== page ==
Featured Research

from universities, journals, and other organizations

Increase in reported flooding a result of higher exposure

Date:
August 19, 2014
Source:
University of Southampton
Summary:
A rise in the number of reported floods in the UK over the past 129 years can mainly be explained by increased exposure, resulting from urban expansion and population growth, according to new research. The rise in UK flood reports over the 20th Century coincides with population growth from 38.2 million to 59.1 million and a tripling in the number of houses, from 7.7 million to 24.8 million.

A rise in the number of reported floods in the UK over the past 129 years can mainly be explained by increased exposure, resulting from urban expansion and population growth, according to new research by the University of Southampton.

Related Articles


In one of the most comprehensive studies of its kind, scientists have discovered that although the number of reported floods has gone up during the 20th and 21st Century, this trend disappears when the figures are adjusted to reflect population growth and increased building numbers over the same period.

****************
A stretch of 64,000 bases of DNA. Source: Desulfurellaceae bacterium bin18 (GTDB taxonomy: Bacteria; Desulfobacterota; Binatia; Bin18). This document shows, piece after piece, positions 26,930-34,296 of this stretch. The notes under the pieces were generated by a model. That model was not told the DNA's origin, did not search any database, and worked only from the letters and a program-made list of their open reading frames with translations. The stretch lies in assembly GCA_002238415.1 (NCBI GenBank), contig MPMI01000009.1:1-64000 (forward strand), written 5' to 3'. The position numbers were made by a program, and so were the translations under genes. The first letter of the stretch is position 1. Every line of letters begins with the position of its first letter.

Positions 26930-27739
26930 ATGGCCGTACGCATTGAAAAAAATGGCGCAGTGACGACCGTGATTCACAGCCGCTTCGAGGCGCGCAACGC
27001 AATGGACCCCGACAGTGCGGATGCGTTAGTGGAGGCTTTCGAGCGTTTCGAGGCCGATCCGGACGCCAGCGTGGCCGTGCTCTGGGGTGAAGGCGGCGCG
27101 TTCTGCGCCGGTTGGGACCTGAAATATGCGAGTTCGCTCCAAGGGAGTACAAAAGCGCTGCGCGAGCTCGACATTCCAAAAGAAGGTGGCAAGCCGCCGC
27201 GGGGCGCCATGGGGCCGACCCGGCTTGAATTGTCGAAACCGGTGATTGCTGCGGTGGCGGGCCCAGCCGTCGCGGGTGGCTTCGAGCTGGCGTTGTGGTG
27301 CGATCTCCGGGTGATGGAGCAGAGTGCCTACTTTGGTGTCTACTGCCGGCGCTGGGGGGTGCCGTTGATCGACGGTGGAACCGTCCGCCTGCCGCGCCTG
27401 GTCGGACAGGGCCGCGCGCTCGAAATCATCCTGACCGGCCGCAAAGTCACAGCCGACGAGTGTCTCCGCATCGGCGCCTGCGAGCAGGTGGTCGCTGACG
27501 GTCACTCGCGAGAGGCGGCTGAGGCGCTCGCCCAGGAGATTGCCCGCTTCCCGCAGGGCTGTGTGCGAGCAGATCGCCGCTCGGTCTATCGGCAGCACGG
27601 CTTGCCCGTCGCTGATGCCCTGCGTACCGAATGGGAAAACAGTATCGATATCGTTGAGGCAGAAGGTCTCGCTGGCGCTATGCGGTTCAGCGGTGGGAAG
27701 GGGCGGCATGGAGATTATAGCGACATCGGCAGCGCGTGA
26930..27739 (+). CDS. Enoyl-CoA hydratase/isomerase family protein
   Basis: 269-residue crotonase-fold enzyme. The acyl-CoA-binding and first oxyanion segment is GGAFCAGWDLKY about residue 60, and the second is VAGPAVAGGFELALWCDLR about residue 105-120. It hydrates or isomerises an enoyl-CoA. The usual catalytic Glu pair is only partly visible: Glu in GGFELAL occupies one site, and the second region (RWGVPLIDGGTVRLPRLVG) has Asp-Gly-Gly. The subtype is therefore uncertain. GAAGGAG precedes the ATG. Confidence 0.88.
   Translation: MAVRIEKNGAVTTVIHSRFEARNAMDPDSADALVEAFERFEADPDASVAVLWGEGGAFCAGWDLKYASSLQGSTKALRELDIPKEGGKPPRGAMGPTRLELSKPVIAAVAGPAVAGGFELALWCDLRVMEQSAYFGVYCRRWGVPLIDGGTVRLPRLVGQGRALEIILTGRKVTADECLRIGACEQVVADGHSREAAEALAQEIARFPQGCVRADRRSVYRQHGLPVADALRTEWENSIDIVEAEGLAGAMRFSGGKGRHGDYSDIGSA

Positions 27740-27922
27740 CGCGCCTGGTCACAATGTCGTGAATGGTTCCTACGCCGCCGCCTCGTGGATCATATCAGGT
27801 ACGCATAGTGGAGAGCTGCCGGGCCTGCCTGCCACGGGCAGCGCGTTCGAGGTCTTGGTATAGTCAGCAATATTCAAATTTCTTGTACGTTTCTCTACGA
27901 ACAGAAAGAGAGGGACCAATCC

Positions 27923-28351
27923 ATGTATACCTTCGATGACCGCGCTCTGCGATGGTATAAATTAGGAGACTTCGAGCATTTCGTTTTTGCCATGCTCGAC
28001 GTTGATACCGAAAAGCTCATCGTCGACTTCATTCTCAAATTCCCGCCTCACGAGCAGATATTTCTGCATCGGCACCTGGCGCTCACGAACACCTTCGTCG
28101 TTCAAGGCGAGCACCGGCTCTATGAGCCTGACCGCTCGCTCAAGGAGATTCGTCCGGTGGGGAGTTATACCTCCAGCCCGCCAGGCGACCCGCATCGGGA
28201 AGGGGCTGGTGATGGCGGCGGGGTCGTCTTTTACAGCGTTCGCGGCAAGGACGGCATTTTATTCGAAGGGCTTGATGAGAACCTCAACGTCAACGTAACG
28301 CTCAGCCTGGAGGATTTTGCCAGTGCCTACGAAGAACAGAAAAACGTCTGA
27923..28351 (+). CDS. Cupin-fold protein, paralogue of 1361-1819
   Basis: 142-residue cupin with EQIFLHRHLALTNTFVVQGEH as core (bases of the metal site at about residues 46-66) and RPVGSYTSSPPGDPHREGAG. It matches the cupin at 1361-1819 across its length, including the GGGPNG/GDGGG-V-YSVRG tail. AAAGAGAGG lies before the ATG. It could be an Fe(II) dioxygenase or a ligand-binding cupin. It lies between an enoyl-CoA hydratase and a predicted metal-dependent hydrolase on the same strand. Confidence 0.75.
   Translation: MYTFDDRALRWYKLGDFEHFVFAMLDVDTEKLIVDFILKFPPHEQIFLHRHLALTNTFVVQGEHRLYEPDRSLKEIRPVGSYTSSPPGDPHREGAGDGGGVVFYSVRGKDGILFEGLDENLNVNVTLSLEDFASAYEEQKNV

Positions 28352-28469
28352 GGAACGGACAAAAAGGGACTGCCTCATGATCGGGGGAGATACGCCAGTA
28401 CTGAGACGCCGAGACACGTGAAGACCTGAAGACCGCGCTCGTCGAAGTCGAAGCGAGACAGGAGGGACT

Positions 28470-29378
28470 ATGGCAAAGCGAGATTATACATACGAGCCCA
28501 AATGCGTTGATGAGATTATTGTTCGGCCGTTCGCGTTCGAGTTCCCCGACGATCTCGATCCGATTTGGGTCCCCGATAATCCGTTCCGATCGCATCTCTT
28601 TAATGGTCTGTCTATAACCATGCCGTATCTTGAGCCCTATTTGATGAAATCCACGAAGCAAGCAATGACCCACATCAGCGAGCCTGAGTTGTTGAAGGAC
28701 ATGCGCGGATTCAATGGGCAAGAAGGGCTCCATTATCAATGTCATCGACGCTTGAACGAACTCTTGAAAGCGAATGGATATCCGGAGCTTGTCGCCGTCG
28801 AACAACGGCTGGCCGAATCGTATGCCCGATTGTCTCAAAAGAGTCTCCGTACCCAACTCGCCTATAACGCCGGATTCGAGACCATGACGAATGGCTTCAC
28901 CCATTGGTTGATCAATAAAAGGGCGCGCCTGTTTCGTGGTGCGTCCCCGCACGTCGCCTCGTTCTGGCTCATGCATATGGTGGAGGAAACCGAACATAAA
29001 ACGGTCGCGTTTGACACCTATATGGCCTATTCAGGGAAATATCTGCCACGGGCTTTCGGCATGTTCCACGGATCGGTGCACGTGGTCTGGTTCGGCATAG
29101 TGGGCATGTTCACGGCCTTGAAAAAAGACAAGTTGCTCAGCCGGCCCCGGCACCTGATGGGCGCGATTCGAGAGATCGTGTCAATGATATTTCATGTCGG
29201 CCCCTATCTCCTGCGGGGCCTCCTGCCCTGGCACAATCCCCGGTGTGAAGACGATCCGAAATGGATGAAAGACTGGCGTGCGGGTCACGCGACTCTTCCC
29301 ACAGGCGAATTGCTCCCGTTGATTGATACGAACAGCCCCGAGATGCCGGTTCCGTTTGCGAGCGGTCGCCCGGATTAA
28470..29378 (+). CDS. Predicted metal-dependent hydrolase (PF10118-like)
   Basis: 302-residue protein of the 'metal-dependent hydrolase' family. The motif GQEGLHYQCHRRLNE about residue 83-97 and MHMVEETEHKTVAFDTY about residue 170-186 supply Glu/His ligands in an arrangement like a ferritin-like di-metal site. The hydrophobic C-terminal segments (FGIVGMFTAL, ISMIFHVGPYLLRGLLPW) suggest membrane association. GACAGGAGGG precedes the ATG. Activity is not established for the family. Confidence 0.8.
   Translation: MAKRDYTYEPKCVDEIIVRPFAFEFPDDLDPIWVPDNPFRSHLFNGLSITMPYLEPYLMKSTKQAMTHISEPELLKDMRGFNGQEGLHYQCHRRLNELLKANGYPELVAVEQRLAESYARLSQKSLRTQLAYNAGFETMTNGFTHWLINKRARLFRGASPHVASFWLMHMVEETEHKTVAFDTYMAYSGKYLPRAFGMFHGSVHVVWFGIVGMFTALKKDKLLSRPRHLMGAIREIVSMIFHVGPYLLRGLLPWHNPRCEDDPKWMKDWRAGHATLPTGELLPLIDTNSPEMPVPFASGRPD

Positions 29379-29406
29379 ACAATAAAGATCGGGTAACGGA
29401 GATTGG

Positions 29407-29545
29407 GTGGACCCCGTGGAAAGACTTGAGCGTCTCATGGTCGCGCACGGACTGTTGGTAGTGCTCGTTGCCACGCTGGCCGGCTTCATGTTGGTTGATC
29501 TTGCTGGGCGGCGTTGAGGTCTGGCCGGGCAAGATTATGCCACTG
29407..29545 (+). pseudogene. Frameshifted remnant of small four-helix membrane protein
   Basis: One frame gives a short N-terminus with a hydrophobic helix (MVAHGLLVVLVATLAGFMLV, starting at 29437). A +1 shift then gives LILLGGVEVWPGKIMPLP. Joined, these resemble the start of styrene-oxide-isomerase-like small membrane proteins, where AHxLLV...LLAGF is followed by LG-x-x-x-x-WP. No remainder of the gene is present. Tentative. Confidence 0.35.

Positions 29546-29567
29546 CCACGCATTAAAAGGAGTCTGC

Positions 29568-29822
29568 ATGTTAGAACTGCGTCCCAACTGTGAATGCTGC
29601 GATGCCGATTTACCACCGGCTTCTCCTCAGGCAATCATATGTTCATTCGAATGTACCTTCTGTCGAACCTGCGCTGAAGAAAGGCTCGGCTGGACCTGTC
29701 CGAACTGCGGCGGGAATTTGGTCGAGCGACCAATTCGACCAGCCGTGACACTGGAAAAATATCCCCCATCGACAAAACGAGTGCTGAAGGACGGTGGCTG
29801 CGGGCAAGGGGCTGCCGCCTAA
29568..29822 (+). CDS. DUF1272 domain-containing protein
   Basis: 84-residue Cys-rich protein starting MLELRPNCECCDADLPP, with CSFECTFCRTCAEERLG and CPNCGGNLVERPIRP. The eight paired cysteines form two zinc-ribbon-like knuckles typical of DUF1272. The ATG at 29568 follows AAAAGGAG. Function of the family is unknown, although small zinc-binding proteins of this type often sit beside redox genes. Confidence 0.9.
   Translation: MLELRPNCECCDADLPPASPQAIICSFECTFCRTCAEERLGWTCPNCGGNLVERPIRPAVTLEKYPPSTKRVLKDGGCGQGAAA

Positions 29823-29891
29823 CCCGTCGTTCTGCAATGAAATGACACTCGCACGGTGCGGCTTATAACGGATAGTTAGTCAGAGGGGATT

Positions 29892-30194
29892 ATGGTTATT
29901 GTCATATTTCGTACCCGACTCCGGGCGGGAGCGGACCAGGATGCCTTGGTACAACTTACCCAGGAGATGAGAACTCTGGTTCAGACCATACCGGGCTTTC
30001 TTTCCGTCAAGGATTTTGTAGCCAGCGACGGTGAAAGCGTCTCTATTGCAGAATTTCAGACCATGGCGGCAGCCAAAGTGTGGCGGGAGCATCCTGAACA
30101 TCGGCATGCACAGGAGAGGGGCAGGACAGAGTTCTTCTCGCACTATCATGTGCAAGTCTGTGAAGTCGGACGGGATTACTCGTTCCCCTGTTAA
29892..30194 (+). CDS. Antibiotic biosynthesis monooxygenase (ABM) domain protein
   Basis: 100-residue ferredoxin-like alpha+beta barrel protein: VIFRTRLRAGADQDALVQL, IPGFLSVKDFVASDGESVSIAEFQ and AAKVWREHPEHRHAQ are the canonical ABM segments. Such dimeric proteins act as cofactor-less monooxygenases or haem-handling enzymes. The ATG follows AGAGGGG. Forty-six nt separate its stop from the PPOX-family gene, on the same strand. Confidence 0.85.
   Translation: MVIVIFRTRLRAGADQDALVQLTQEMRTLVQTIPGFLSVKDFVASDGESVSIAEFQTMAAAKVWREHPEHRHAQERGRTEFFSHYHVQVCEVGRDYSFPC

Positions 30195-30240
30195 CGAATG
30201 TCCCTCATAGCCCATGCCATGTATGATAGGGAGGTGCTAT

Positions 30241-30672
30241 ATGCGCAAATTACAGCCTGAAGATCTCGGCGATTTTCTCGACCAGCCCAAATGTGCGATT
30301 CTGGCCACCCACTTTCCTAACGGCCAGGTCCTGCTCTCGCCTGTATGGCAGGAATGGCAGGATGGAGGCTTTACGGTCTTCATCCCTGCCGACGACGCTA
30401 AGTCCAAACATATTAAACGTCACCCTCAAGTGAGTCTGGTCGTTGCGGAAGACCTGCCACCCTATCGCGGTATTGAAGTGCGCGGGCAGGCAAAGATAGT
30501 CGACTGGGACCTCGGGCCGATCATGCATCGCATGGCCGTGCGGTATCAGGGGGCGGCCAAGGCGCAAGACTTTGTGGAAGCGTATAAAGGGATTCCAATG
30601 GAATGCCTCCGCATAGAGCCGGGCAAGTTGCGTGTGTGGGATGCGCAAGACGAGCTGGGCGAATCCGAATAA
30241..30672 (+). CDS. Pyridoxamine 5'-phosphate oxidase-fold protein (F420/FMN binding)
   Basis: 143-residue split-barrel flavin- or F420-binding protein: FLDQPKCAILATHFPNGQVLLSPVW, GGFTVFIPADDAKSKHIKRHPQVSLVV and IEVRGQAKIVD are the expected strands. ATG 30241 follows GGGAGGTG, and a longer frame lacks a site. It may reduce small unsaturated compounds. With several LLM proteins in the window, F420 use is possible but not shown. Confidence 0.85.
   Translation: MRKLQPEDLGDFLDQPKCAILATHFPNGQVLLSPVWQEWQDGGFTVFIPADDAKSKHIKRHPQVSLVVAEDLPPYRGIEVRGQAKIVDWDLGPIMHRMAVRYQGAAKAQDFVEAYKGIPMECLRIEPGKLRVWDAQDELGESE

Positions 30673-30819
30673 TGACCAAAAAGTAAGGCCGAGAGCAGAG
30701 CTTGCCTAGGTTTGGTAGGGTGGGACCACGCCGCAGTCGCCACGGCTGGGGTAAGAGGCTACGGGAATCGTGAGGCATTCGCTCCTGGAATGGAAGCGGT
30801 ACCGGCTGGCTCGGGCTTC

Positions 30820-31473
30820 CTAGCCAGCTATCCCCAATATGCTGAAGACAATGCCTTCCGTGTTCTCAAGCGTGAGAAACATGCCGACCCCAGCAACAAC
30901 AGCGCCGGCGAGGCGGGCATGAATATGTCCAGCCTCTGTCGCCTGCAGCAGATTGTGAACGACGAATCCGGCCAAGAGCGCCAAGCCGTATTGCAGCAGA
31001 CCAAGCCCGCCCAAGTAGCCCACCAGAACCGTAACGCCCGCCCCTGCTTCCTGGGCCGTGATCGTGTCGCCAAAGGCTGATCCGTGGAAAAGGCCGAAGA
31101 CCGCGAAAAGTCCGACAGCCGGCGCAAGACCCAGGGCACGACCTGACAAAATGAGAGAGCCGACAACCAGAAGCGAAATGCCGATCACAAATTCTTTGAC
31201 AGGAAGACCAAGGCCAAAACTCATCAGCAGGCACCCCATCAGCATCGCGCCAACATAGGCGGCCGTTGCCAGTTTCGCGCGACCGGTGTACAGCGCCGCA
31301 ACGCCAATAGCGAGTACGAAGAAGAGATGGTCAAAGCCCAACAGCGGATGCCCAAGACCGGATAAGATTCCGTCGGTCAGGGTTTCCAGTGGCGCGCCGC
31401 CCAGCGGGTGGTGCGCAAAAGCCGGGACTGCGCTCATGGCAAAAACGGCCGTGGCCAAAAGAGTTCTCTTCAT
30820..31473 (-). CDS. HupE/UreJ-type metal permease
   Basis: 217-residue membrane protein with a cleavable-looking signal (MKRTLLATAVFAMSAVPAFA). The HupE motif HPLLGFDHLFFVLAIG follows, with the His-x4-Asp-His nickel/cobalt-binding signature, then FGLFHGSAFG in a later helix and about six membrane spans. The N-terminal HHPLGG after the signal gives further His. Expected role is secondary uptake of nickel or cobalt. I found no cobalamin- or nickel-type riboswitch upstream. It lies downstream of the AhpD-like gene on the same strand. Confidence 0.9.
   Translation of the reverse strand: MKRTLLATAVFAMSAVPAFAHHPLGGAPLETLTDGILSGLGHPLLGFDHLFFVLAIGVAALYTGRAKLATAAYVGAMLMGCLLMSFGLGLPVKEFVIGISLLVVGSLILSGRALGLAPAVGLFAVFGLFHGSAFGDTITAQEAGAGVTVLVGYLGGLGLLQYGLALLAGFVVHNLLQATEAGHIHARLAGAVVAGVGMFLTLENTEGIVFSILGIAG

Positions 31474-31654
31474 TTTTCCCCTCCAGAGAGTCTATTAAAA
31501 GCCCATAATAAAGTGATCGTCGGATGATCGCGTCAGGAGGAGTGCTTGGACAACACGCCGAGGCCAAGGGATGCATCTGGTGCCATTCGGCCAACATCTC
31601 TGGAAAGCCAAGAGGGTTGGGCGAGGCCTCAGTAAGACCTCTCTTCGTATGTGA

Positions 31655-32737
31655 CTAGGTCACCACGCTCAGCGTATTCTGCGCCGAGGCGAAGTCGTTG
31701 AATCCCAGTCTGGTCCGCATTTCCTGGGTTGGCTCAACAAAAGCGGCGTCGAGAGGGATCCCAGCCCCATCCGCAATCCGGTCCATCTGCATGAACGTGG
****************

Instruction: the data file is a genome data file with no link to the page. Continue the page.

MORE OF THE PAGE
Published in the journal Hydrological Sciences, the study looks at data sets from 1884 to 2013 and found an upward trend in reported flooding, with flood events appearing more frequently towards the end of the 20th century, peaking in 2012 when annual rainfall was the second highest in over 100 years.

The rise in UK flood reports over the 20th Century coincides with population growth from 38.2 million to 59.1 million and a tripling in the number of houses, from 7.7 million to 24.8 million.